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Marketing

Lessons in Digital Transformation from the Hotel Industry

David Dubois, INSEAD Assistant Professor of Marketing |

Integrating content creation, curation and dissemination skills into business operations is a must to meet the challenges brought by e-disruptions.

Faced with powerful waves of digital disruption coming from every direction and unexpected competition from one of the digital era’s most spectacular success stories – Airbnb – large traditional hotel groups have had no choice but to embrace change and transform their organisations to become more digital, more agile and thus, more competitive.

A new INSEAD case study, AccorHotels and the Digital Transformation: Enriching Experiences through Content Strategies along the Customer Journey, co-authored with INSEAD Marketing Professor Joerg Niessing, Research Associate Jean Wee, and Marketing Professor Inyoung Chae from  Emory University’s Goizueta Business School, explores AccorHotels’ response to this powerful wave of digital disruption and ambitious digital transformation, aiming to return the customer to the centre of its strategy and operations.

One of the key game changers in the industry has been consumer empowerment:  Consumers’ access to information – about prices, destination choices, the possibility of alternative styles of accommodation and sharing experiences with a global audience – has become increasingly fluid, blindsiding many traditional players.

Whereas hotels would once court travel agents and retain tight control over their relationships with their customers and other stakeholders, a new breed of online travel agents (OTAs) and digital influencers have had an increasingly strong bearing on consumer decisions along with the opinion of peers and other travellers sharing their experiences at great length: the good, the bad and the previously unheard-of.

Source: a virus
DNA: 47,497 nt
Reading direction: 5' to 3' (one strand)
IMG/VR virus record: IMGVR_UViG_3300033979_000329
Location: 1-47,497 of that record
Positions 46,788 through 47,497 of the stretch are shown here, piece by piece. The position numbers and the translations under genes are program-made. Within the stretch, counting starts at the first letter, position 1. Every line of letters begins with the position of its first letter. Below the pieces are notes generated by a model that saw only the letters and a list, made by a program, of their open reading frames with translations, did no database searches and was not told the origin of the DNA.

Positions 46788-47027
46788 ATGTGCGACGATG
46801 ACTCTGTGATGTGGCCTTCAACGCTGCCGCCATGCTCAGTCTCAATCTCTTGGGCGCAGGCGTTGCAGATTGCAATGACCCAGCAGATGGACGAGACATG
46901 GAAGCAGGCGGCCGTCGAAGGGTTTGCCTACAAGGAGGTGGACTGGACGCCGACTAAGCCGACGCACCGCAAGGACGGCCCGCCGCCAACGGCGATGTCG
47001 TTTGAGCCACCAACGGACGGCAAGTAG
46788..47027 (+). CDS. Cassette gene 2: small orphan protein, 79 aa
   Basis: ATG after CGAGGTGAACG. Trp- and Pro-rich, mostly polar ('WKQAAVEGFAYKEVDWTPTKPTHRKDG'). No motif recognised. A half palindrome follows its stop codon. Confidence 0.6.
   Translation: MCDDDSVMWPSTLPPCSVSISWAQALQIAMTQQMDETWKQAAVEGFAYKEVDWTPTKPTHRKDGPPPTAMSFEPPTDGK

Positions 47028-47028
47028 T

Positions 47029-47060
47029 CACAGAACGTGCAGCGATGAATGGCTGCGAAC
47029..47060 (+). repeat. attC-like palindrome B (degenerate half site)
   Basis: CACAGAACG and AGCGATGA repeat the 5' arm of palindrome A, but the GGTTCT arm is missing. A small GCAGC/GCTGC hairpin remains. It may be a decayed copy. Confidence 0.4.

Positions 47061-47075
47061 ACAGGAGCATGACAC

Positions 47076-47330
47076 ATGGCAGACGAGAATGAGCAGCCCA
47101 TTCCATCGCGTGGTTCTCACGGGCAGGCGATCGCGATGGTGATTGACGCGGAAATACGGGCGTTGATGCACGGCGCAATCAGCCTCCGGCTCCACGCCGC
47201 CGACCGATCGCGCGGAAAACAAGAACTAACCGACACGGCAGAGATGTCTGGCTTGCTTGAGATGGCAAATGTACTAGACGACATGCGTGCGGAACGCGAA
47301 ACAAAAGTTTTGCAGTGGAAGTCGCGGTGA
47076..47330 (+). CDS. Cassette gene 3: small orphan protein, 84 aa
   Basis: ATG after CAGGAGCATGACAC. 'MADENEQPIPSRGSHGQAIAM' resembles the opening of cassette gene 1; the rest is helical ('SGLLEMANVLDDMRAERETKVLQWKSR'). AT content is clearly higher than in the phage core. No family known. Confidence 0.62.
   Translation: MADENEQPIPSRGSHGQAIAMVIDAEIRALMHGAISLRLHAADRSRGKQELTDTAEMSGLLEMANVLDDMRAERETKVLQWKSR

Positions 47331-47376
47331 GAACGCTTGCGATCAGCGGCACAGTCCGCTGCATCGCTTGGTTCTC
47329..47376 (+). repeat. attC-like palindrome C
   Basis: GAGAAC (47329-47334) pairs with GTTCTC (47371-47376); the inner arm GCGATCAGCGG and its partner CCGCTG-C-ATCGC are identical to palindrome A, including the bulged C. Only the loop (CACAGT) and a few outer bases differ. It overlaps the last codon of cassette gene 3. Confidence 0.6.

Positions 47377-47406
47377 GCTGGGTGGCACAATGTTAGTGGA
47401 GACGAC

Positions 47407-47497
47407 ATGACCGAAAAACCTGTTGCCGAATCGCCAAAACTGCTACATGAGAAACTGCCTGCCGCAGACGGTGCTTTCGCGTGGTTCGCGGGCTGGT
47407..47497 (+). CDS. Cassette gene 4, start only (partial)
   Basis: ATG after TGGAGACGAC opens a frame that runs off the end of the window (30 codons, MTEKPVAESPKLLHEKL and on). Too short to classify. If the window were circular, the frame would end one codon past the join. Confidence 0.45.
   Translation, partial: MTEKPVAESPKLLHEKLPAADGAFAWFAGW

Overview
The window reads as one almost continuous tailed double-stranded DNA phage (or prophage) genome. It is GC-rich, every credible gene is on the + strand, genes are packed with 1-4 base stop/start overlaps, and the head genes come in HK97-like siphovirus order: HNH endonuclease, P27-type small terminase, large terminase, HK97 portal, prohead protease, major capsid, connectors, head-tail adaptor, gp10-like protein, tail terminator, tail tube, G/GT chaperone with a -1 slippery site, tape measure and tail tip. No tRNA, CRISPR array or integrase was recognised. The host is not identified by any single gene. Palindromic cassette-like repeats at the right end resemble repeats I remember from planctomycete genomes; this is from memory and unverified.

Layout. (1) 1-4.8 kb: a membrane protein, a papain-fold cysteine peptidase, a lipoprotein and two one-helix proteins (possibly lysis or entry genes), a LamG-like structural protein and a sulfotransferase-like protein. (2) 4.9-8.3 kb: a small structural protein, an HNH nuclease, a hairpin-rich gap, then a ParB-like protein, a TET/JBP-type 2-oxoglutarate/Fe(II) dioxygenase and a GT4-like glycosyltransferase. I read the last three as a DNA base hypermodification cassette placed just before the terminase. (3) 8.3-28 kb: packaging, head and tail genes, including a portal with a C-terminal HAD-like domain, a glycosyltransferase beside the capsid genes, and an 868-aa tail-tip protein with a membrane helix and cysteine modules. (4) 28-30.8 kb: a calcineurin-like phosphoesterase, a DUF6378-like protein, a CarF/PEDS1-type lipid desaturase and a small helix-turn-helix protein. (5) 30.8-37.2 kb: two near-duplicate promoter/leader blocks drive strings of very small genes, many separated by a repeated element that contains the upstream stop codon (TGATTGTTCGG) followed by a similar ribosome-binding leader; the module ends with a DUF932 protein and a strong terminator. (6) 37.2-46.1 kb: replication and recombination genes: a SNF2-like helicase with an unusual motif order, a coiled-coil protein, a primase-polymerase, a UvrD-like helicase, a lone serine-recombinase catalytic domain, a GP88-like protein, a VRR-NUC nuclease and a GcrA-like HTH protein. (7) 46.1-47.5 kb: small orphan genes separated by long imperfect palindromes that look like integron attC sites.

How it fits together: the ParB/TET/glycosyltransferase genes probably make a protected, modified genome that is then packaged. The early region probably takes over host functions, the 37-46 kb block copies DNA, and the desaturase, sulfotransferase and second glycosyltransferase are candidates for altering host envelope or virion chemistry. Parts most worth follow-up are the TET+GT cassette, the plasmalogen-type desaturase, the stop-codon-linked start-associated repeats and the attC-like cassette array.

Emerging actors like TripAdvisor, Booking.com, Agoda and Expedia have taken on multiple roles from hosting reviews to offering discounted flights and hotel deals and have reshaped the industry by becoming the primary factor driving bookings. At the same time, alternative lodging sites such as Homestay, onefinestay (which AccorHotels acquired in April 2016) and Airbnb have changed customers’ attitudes and expectations regarding the accommodation industry. In 2015, hotels in New York City alone lost around US$450 million in direct revenues to Airbnb – a 2008 start-up which was now boasting a valuation of US$30 billion, US$10 billion more than that of Marriott International.

Content avalanche

Common to these digital disruptions was the rapid accumulation of content from videos, reviews or images that increasingly influenced consumers’ travel planning and purchasing behaviour. Friends, bloggers and social media reviewers were educating consumers on what experiences to expect, encouraging and empowering guests to tell more, complain more and expect more; and giving them greater ability to switch when their increasing expectations were not met.

To meet this challenge it had become crucial for hotel chains like AccorHotels to rethink their approach to their online presence and place content at the heart of its strategies. In particular, if incumbents needed to meet these e-challenges, they first needed to acquire the skills to listen to online content and be aware of what their consumers were saying about their hotels online using digital intelligence. Focusing inward, they needed to think about how to consider online content in their ROI calculation and business operations as a new metric of success via e-reputation integration. Looking outward, AccorHotels needed to foster a dynamic approach to produce and disseminate online content on platforms that would balance where the content about its hotels was and integrate the new dynamic into business operations with content production and dissemination.